Evidence reviewed

The published and unpublished evidence reviewed by the TAG-CO-VAC included: (1) SARS-CoV-2 genetic evolution with support from the WHO Technical Advisory Group on SARS-CoV-2 Virus Evolution (TAG-VE); (2) Antigenic characterization of previous and emerging SARS-CoV-2 variants using virus neutralization tests with animal antisera or human sera and further analysis of antigenic relationships using antigenic cartography; (3) Immunogenicity data on the breadth of neutralizing antibody responses elicited by currently approved vaccine antigens against circulating SARS-CoV-2 variants using animal and human sera, including modelling data; (4) Vaccine effectiveness estimates (VE) of currently approved vaccines during periods of circulation of XBB.1 and JN.1 lineages; (5) Preliminary immunogenicity data on immune responses following infection with circulating SARS-CoV-2 variants; and (6) Preliminary preclinical and clinical immunogenicity data on the performance of candidate vaccines with updated antigens shared confidentially by vaccine manufacturers with TAG-CO-VAC. Further details on the publicly available data reviewed by the TAG-CO-VAC can be found in the accompanying data annex. Unpublished and/or confidential data reviewed by the TAG-CO-VAC are not shown.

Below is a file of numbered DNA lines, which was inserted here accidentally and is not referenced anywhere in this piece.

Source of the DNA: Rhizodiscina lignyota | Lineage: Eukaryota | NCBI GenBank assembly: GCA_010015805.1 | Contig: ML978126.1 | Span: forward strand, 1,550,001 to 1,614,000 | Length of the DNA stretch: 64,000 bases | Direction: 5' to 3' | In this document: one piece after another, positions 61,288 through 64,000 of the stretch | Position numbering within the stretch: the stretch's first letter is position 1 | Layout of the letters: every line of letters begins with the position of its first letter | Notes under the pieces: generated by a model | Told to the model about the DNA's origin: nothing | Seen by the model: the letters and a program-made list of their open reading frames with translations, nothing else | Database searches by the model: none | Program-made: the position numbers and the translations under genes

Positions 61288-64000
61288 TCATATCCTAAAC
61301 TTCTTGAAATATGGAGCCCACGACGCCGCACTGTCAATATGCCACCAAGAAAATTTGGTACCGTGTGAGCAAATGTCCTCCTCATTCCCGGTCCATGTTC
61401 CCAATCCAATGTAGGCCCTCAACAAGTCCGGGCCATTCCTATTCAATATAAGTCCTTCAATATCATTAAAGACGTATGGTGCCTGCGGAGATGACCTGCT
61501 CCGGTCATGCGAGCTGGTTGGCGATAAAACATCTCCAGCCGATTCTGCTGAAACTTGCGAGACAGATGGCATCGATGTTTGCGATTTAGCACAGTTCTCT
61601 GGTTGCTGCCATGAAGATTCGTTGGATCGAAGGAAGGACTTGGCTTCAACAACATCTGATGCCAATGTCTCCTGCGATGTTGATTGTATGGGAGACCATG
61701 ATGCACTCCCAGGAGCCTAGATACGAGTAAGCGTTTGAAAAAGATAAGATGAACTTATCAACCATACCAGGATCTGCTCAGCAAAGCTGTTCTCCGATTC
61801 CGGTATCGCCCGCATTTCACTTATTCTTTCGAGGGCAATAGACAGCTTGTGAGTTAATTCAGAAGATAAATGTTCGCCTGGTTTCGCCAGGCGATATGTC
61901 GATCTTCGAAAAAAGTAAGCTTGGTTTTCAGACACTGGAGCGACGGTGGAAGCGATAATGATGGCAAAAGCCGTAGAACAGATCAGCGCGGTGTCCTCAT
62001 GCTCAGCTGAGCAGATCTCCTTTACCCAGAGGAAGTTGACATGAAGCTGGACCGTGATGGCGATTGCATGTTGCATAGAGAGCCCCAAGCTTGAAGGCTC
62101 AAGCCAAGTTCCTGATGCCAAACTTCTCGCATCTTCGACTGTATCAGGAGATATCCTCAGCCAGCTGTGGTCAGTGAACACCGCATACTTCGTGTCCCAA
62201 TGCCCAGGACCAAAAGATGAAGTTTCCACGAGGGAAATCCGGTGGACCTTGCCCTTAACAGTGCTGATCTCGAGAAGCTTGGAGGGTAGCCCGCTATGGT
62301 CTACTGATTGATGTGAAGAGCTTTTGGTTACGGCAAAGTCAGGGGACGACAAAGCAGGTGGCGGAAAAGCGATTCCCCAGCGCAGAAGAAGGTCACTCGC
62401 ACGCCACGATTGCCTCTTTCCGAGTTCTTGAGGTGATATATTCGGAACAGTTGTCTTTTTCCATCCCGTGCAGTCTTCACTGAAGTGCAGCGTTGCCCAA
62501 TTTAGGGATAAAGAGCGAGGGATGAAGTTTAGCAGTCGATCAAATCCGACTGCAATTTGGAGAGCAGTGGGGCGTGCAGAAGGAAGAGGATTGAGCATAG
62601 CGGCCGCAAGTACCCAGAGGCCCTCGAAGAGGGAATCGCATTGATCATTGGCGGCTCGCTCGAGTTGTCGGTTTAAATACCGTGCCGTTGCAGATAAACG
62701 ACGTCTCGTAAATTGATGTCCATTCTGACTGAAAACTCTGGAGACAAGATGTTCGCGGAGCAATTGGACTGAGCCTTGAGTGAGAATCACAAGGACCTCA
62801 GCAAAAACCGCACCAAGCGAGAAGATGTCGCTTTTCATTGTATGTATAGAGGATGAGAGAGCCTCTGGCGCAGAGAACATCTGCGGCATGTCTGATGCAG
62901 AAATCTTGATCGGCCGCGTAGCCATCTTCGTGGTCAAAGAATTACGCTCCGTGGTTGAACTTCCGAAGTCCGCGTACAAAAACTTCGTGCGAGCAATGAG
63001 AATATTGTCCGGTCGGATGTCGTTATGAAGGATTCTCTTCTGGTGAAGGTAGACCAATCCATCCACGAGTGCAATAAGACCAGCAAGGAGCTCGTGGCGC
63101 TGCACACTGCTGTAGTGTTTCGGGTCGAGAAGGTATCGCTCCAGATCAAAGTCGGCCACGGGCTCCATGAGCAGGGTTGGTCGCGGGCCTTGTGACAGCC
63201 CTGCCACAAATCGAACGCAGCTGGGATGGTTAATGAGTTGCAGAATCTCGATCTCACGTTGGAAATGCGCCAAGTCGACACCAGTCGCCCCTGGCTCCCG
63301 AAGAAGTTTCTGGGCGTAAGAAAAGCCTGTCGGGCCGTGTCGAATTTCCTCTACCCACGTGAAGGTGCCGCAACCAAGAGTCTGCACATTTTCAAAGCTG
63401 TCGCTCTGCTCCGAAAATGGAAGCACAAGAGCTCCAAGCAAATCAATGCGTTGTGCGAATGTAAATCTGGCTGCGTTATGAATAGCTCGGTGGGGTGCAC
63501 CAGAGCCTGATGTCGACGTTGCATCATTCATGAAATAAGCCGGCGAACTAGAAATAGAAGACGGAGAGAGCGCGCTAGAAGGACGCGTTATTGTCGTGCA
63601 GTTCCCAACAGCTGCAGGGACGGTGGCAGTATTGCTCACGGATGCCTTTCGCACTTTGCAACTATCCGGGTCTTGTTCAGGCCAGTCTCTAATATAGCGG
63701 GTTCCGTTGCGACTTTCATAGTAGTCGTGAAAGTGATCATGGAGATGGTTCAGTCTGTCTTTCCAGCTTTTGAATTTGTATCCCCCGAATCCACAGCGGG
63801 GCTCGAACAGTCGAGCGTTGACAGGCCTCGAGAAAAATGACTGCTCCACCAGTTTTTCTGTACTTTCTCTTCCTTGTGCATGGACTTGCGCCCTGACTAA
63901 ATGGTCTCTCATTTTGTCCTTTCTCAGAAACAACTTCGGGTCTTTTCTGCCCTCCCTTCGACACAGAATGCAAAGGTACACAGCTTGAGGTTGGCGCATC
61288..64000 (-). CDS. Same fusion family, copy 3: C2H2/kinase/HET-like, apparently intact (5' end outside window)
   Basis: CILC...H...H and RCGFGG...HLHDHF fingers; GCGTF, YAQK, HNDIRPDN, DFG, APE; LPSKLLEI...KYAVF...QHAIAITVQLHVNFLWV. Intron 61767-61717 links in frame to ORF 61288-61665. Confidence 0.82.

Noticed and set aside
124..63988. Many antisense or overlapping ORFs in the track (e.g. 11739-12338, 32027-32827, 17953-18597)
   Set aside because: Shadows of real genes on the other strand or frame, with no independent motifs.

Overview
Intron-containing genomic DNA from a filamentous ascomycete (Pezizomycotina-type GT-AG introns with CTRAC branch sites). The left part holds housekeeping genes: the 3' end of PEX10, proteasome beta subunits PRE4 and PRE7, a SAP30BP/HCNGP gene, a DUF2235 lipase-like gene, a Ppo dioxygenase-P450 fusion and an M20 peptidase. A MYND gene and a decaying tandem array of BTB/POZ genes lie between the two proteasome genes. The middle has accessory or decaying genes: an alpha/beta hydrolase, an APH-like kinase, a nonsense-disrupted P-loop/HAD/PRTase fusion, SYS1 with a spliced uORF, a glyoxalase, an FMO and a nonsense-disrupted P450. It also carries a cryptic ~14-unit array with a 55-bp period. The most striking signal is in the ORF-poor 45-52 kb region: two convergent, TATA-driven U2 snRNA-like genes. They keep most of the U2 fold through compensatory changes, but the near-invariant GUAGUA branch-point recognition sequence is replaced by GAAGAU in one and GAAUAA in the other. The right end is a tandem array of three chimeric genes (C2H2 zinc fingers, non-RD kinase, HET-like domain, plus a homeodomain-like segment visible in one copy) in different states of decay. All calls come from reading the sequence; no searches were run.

Summary of available evidence

  • SARS-CoV-2 continues to circulate and evolve; there are genetic changes in important regions of the spike protein of SARS-CoV-2.
  • As of April 2024, nearly all (>94%) SARS-CoV-2 genetic sequences in publicly available databases are derived from JN.1, and these variants continue to displace existing XBB lineage variants (e.g. EG.5). This displacement indicates greater fitness of JN.1 derived variants as compared to other circulating SARS-CoV-2 variants in the human population.
  • Several JN.1 derived variants (e.g. JN.13.1, JN.1.11.1, KP.2) have independently evolved changes in the spike protein at epitopes involving amino acid residues 346 and/or 456. Substitutions at these amino acid residues have been identified in previous SARS-CoV-2 variants (e.g. R346T in BQ.1 and XBB; F456L in EG.5 and HK.3) and are within epitopes known to be targeted by neutralizing antibodies.
  • Given the displacement of XBB lineage variants by JN.1 derived variants, it is likely that, in the near-term, circulating SARS-CoV-2 variants will be derived from JN.1.